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Womens Health Issues. 2012 May-Jun;22(3):e303-10. doi: 10.1016/j.whi.2012.03.001.

College graduation reduces vulnerability to STIs/HIV among African-American young adult women.

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  • 1Vaccinology Training Program, Emory University School of Medicine, Rollins School of Public Health, Atlanta, Georgia, USA.


African-American women are disproportionately affected by sexually transmitted infections (STIs), including HIV. The Theory of Gender and Power (TGP) posits that socioeconomic exposures, including educational attainment, place women at increased risk for STIs/HIV. This study examined the association between educational attainment and vulnerability to STIs/HIV, as well as potential TGP-driven mediators of this association, among African-American women. Baseline data were assessed from an STI/HIV prevention intervention for African-American women (n = 848) aged 18 to 29 recruited from three Kaiser Permanente Centers in Atlanta, Georgia. Data collection included a survey of demographic, psychosocial, and behavioral measures and self-collected, laboratory-confirmed vaginal swabs for STIs (trichomoniasis, chlamydia, gonorrhea, and human papillomavirus). Multiple regression analyses and multivariate mediation analyses were used to examine the association between educational attainment with a laboratory-confirmed STI and potential TGP mediators. Controlling for age and receipt of public assistance, the odds of an STI diagnosis were 73% lower among participants with a college degree or greater compared with participants who had not completed high school. There were also significant associations between educational attainment and multiple TGP mediators from the sexual division of power and the structure of cathexis. TGP constructs did not mediate the association between educational attainment and laboratory-confirmed STI. The current study suggests that graduating from college may lead to a beneficial reduction in vulnerability to STIs/HIV among African-American women. Findings from this study support expanding structural-level interventions, emphasizing both high school and college graduation, as a means of reducing vulnerability to STIs/HIV among African-American women.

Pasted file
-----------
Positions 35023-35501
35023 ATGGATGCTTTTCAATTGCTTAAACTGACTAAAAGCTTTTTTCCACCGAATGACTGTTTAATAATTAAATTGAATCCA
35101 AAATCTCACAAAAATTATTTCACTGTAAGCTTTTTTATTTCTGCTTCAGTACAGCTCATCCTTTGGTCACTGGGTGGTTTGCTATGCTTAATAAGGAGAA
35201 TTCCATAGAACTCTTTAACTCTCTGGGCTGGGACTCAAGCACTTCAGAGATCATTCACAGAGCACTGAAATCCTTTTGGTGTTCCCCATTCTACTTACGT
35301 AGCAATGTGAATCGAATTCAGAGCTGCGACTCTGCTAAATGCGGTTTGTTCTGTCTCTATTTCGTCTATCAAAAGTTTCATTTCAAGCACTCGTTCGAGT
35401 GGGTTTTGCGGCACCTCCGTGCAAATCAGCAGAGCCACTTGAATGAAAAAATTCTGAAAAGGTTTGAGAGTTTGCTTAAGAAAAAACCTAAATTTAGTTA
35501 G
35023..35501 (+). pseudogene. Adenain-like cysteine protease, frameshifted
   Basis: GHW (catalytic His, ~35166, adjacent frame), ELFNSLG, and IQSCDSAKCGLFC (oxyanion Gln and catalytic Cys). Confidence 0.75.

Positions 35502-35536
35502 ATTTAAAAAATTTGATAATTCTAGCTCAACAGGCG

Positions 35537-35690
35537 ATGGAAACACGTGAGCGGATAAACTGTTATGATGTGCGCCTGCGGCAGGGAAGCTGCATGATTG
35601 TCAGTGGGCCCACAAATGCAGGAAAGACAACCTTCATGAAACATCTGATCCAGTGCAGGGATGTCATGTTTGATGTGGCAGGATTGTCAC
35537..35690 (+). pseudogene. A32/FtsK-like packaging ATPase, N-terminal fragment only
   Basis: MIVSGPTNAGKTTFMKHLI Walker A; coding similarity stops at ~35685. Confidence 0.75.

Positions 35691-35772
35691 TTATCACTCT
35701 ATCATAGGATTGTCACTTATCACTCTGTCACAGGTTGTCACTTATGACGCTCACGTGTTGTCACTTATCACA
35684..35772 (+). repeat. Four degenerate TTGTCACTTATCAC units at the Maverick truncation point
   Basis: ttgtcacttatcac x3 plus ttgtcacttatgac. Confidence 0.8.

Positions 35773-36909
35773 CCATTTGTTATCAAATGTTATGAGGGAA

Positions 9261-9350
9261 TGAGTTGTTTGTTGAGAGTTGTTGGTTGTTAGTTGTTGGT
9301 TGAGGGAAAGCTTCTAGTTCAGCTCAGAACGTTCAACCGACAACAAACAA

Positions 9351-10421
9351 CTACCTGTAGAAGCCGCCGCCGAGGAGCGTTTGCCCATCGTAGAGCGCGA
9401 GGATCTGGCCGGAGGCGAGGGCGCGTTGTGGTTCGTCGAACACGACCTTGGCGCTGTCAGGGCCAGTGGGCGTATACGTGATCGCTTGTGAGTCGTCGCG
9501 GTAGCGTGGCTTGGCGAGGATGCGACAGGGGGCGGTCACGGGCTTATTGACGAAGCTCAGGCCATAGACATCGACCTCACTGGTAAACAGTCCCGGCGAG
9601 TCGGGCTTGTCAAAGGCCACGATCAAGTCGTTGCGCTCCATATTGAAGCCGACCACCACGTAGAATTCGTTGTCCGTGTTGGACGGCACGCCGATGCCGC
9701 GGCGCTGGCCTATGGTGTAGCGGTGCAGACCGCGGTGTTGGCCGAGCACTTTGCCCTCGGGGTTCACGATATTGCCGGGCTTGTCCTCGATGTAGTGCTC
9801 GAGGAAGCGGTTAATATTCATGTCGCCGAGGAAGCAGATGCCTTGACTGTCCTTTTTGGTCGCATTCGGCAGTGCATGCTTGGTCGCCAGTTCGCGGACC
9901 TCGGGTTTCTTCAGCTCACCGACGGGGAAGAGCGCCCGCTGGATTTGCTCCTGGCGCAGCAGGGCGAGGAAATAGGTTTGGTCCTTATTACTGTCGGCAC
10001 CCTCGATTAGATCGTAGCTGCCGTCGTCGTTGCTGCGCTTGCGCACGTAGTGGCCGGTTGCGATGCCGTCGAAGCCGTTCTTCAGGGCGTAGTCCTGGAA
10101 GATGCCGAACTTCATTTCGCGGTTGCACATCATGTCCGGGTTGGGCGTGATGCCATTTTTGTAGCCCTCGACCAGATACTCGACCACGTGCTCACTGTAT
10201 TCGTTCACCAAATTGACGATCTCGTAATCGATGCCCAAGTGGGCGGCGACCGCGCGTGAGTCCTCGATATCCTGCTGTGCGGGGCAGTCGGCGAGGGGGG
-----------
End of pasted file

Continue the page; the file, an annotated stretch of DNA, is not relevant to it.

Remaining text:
Copyright © 2012 Jacobs Institute of Women's Health. Published by Elsevier Inc. All rights reserved.

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